Do you remember the days when Polly Pocket was a half-inch, smiling figurine that came with a pocket-sized play house? She looked about 9 years old, and was designed for adventures around her various “houses”. Having fun with Polly meant buying new and exciting places for her to explore. You do remember? Well, now you can kiss that carefree Polly Pocket goodbye! These days, little girls are playing with a Polly Pocket who would be better named “Mini Barbie.” She’s grown from her previous half-inch to a full 5 inches, has long, neon hair flowing down to her calves, twistable, skinny limbs, a tiny, accentuated waste, and giant breasts! Instead of portable houses and places for Polly to go on adventures, purchase of Polly is now followed up with…. you guessed it! Polly’s wardrobe. Since when did four year old’s dolls become all about dressing to look hot?Barbie has long been a favorite, and she perhaps embodies the worst distortion of the female body, with her impossibly long legs, large bust, tiny feet and rapidly disappearing waist. Chucking Barbie, however, would be pretty hard to do. As long as there were always other dolls to compensate, it seemed like little girls would have some chance of retaining a little love for their prepubescent bodies. But now, more than ever, little girls are being fed toys that idealize teens. Makeup, breasts, narrow waists, and fashion dominate dolls made for the youngest ages. Perhaps the worst of all is Bratz, the doll that came out soon after we were past our doll-buying stage. Marketed mainly to 3 and 4 year olds, Bratz have giant, made-up baby faces, and disproportionate, womanly bodies. Their web site alone positively frightens me. Little girls are busy obsessing over a doll who teaches them to spend their time on appearance, as the Bratz doll is “the only girl with a passion for fashion”. Where did the years go for jumping rope, playing tag, or going to the park? Or what about riding bikes, going on hikes, exploring anything but one’s glamorous reflection? Bratz are fast-forwarding childhood, so that girls are taught to see life as a journey culminating in puberty. There is simply no mistaking the Bratz website as you read their farewell pop-up: “Until next time. Take care. Keep it real. And above all else BE BEAUTIFUL”.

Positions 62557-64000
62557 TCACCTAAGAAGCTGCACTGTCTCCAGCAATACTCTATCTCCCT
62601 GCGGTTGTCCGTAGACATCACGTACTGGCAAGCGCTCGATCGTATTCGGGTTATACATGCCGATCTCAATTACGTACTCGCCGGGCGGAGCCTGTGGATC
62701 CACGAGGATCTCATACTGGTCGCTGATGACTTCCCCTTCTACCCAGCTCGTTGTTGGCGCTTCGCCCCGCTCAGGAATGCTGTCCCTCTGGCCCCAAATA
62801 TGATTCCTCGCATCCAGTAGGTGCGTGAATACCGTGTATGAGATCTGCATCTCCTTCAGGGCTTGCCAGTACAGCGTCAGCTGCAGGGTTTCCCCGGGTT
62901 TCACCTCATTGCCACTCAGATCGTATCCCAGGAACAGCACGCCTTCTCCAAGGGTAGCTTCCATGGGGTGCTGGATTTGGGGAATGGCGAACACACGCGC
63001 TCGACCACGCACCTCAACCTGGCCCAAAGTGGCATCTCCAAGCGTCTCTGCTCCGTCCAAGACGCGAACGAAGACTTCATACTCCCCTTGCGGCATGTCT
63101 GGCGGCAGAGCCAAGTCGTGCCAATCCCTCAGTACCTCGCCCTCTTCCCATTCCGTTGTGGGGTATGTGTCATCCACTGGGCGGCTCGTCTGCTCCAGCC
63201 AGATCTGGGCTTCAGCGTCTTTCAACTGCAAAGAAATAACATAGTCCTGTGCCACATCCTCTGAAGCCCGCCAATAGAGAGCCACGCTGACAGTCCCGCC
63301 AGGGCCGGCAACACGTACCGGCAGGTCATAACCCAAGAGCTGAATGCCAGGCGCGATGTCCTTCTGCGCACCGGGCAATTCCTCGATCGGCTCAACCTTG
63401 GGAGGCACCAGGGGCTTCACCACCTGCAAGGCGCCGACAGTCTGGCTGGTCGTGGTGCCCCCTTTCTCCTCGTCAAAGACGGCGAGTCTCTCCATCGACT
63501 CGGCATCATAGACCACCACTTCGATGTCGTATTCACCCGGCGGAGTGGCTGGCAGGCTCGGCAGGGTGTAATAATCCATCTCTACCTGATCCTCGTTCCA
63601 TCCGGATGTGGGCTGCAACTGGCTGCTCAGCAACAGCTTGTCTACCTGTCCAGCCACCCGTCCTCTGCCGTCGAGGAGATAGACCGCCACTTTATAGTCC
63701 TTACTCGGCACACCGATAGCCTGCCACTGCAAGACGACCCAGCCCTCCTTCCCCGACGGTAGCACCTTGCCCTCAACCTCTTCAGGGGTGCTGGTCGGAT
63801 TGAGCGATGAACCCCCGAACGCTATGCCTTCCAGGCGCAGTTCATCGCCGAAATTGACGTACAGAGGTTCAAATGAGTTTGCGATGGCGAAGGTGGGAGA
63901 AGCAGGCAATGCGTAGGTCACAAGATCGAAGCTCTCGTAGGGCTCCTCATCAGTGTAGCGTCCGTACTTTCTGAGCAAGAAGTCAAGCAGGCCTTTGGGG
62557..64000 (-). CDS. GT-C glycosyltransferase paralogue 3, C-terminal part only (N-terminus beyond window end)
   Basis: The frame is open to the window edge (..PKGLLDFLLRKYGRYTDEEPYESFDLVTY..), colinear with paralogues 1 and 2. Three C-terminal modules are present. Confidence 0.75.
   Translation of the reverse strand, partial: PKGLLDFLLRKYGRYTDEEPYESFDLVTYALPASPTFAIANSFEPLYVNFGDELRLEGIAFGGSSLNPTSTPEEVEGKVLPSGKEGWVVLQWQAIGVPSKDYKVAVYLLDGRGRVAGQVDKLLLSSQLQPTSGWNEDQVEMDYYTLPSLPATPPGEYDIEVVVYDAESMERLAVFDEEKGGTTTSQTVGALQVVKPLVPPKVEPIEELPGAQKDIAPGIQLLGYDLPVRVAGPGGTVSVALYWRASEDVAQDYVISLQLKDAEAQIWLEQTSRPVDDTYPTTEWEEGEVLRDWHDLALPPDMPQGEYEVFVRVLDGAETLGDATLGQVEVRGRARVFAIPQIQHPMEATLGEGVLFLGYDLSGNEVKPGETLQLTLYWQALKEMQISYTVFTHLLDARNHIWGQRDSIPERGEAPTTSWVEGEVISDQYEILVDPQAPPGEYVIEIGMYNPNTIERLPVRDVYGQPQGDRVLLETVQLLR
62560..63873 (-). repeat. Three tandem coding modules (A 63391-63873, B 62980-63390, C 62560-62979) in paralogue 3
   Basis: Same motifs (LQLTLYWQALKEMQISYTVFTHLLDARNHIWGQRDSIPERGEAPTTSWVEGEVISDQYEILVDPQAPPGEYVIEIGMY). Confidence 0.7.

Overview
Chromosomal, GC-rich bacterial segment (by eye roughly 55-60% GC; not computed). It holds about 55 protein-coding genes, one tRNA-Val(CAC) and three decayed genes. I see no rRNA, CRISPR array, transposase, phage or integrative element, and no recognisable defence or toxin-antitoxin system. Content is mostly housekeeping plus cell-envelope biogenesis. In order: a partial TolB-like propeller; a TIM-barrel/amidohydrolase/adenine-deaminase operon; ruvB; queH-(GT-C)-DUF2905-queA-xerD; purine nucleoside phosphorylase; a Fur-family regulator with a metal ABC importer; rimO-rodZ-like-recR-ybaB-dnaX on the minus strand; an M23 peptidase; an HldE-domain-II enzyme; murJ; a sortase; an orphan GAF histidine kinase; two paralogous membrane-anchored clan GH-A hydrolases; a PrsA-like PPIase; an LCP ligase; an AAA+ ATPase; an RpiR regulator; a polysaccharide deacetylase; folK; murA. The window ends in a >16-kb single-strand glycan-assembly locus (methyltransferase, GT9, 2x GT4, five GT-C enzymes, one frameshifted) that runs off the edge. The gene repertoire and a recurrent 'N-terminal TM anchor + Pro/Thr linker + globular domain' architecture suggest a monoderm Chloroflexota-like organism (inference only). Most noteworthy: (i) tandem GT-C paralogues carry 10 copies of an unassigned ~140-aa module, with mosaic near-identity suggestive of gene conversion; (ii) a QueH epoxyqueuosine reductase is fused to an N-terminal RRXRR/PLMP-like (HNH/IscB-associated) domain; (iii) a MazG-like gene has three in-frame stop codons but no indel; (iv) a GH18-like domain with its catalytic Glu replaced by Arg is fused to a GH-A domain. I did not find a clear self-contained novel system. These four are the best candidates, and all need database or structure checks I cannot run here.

Thanks, but no thanks: I wasn’t raised to be a brat. There may be a time to feel pretty, but more importantly, time is for discovery, learning, and action. Right now, I could straighten my hair, or I could go read my book in the park. I choose my book, and above all else, I chose not to BE BEAUTIFUL, but to BE ALIVE.